While we may often wish for a cookie-cutter example that we could cut and paste, there is no quick fix for searching out the mysteries of Scripture either. Let us remember Proverbs 25:2 (ESV), “It is the glory of God to conceal things, but the glory of kings is to search things out.” 

It is our joy and responsibility to bring everything under the dominion of Christ’s authority: to discover, to name, to identify, to compare, to understand, to inform, to discern. In this discernment of revelation through Scripture and the created order, we, too, can wisely participate in this enduring classical conversation. 

Read other articles by Lauren here.

Lauren Gideon profile smiling at the camera

Lauren Gideon is the Director of Public Relations for Classical Conversations.  She has been a home educator since her first student was born 18 years ago. She came to Classical Conversations for support when the student count in their home grew beyond what she thought she could navigate on her own. In addition to homeschooling her seven children, she co-leads community classes that unpack our nation’s founding documents and civic responsibility. However, she is happiest at home, preferably outside, with her husband of 18 years, tackling their newest adventure of building a modern homestead.

School Choice has Come to Louisiana

School Choice Has Come To Louisiana

By Jennifer Bright

Each year, more and more states are embracing school choice options through education savings accounts (ESAs) and school voucher legislation. Alabama was the first state to pass a universal school choice bill in 2024! Louisiana will not be far behind as it is being debated this week in the Louisiana Senate.

As private homeschoolers in Louisiana, why should we be concerned about ESAs or school voucher legislation? Statistically, Louisiana has always been near or at the bottom in education as compared to the other fifty states. For example, in 2023, Louisiana ranked 46th. The question that is often asked is, why wouldn’t we support these school choice options? Wouldn’t ESAs help lift Louisiana students from the bottom?

School Choice

‘School choice’ is often referred to as educational choice, educational options, parent choice, etc., in which taxpayer-funded monies are channeled through school vouchers, educational savings accounts, educational empowerment scholarships, tax credits, etc., (which sound and look enticing) for parents to choose the educational option that they believe is best for their child(ren). Louisiana’s version, the Giving All True Opportunity to Rise (LA GATOR) scholarship program, is being decided this week at the capital.

Government Monies—Government Regulation

As with all government monies, there will be regulations, rules, accountability, and control. Currently, 13% of Louisiana school districts receive their funding from the Federal Government, and the rest is divided between the state’s budget and our local sales and property taxes.

How will this new legislation affect private homeschoolers in Louisiana? From HB 745, section 4037.5. (Schools and service providers; eligibility; participation), private homeschoolers who register either as a home study program or a nonpublic school not seeking state approval are not eligible to participate or concurrently enroll in the LA GATOR scholarship program. The LA GATOR scholarship program sets up a new class of government-funded students, just like Arizona’s Empowerment Scholarship Accounts. So currently, private homeschoolers will not be affected.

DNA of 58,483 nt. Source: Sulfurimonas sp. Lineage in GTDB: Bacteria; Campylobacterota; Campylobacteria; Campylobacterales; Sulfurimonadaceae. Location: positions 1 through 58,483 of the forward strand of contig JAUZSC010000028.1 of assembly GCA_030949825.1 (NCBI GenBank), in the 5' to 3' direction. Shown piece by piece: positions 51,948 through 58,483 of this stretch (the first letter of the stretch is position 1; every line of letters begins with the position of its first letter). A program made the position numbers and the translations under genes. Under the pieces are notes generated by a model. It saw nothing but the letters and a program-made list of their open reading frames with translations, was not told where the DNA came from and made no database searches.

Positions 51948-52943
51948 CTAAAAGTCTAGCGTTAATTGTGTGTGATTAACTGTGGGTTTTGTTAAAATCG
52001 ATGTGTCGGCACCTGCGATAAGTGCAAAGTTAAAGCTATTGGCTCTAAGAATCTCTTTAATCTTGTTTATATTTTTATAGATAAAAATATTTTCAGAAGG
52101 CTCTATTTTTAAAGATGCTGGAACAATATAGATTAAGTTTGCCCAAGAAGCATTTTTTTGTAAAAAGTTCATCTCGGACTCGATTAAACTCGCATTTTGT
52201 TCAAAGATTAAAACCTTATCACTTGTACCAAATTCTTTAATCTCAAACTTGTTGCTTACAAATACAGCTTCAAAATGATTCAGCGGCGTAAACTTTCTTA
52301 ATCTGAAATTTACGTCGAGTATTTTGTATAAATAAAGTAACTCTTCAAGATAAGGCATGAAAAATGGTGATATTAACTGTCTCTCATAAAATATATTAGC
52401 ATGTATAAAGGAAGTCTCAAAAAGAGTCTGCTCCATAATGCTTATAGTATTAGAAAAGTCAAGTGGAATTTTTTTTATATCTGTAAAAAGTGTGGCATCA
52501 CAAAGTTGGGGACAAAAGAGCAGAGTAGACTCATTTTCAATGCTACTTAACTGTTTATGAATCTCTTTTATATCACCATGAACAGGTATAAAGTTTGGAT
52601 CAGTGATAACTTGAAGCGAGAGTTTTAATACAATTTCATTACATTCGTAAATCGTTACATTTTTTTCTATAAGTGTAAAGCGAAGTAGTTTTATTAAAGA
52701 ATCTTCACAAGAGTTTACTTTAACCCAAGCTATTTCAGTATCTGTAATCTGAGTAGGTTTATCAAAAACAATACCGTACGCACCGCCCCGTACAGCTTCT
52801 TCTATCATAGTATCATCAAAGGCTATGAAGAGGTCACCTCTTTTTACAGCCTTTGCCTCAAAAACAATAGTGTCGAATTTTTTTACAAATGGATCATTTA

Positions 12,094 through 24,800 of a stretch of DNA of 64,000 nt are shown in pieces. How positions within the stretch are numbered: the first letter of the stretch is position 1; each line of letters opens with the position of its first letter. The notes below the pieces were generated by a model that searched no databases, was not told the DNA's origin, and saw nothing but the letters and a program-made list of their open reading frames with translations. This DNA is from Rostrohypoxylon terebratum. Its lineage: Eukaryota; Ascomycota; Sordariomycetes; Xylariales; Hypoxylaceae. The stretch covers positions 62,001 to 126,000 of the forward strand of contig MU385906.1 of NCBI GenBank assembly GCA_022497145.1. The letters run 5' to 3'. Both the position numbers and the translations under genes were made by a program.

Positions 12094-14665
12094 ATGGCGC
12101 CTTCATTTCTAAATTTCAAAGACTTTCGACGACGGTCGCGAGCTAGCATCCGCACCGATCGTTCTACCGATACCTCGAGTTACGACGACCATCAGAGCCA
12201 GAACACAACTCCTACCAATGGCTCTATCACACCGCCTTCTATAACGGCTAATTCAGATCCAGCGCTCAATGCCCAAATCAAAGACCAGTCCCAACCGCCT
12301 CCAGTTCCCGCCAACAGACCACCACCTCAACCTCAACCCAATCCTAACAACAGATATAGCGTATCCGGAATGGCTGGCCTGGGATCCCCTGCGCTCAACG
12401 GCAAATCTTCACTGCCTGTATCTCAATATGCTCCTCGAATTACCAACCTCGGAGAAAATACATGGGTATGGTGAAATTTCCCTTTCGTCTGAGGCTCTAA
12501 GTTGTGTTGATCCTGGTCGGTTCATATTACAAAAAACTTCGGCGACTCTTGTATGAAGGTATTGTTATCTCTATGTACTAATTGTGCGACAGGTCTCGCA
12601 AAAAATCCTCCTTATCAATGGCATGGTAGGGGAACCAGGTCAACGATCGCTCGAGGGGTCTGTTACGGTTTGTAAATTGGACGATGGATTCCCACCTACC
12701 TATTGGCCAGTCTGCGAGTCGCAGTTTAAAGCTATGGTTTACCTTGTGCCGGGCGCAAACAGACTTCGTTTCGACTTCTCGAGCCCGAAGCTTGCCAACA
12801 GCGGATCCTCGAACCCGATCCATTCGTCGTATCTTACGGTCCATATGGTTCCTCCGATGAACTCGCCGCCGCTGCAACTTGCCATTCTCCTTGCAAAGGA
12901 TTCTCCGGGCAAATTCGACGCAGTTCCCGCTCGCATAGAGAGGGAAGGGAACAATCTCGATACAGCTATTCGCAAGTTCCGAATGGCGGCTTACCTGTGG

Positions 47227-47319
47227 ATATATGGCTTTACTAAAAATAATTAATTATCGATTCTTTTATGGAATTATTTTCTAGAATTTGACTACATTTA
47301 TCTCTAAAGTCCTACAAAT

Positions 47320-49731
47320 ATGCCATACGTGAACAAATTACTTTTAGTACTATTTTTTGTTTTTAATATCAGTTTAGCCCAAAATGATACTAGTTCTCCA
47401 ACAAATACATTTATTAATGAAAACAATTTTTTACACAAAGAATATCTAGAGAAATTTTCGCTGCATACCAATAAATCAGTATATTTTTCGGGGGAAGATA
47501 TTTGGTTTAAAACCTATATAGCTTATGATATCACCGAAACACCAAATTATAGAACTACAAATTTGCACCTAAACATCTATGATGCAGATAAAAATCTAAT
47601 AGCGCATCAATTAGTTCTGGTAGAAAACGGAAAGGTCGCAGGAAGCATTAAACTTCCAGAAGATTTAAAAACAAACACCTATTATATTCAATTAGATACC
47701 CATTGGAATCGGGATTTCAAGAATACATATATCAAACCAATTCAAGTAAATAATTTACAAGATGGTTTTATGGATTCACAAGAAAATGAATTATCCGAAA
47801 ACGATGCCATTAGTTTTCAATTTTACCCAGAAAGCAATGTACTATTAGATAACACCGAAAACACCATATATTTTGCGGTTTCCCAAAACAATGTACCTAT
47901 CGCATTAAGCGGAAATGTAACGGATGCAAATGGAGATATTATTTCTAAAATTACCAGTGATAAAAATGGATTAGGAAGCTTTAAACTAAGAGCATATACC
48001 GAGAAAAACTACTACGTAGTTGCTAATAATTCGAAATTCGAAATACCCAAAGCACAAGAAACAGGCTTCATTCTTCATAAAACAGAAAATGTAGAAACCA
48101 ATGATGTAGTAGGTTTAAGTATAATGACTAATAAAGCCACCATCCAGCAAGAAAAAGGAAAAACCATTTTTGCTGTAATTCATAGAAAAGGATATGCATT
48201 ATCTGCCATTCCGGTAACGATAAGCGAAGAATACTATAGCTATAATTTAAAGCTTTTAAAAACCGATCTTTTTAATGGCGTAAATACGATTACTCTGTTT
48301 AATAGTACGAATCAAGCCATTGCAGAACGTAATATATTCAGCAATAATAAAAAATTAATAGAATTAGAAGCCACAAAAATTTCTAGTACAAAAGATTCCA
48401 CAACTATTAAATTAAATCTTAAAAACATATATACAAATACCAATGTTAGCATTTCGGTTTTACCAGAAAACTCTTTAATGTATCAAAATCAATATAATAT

“When parents take these funds, they sign a statement that they are no longer homeschooling, even if they may be educating at home. As a result, accepting ESA funds places the student in a new category as an ESA student. Because students are no longer privately funded homeschool students, but instead publicly funded ESA students, government regulation inevitably follows and impacts the education these students receive.”[1]

It may not affect private homeschoolers today, it could in the future. The current bill requires all students who participate in the LA GATOR scholarship program to comply with all program requirements (including yearly testing). But what about next year or the year after, how will the government change or modify the program requirements?

Other States’ ESA Programs and Problems

Let’s look at a couple of other states that have drunk from the well of ESAs, like  Arizona and West Virginia. Budgets have blown up! There is an administrative nightmare and a lack of accountability. Politicians and educational leaders are looking for solutions to fix the failed experiment.

Resist the Temptation

As Leigh Bortins shares in this article,

            Parents are presented with “choices” that aren’t really choices at all.” And “Receiving one-time government money with no strings attached makes the second, third, and fourth times easier with strings attached. With the shekels come the shackles.” So, “we must…resist the temptation posed by government funding.”

Educate Yourself

Think through these questions from Classical Conversations® Educational Freedom website, as you consider who do you want to control your homeschool—you or the government?

  • Do you want the state involved in your homeschooling on any level?
  • Is accepting any financial assistance from the state a slippery slope?
  • Where does the money come from?
  • Would it be more beneficial for homeschoolers to keep their education tax money rather than fund the Department of Education with that money?
  • In your state, are you still classified and protected as a homeschooler if you receive government funding?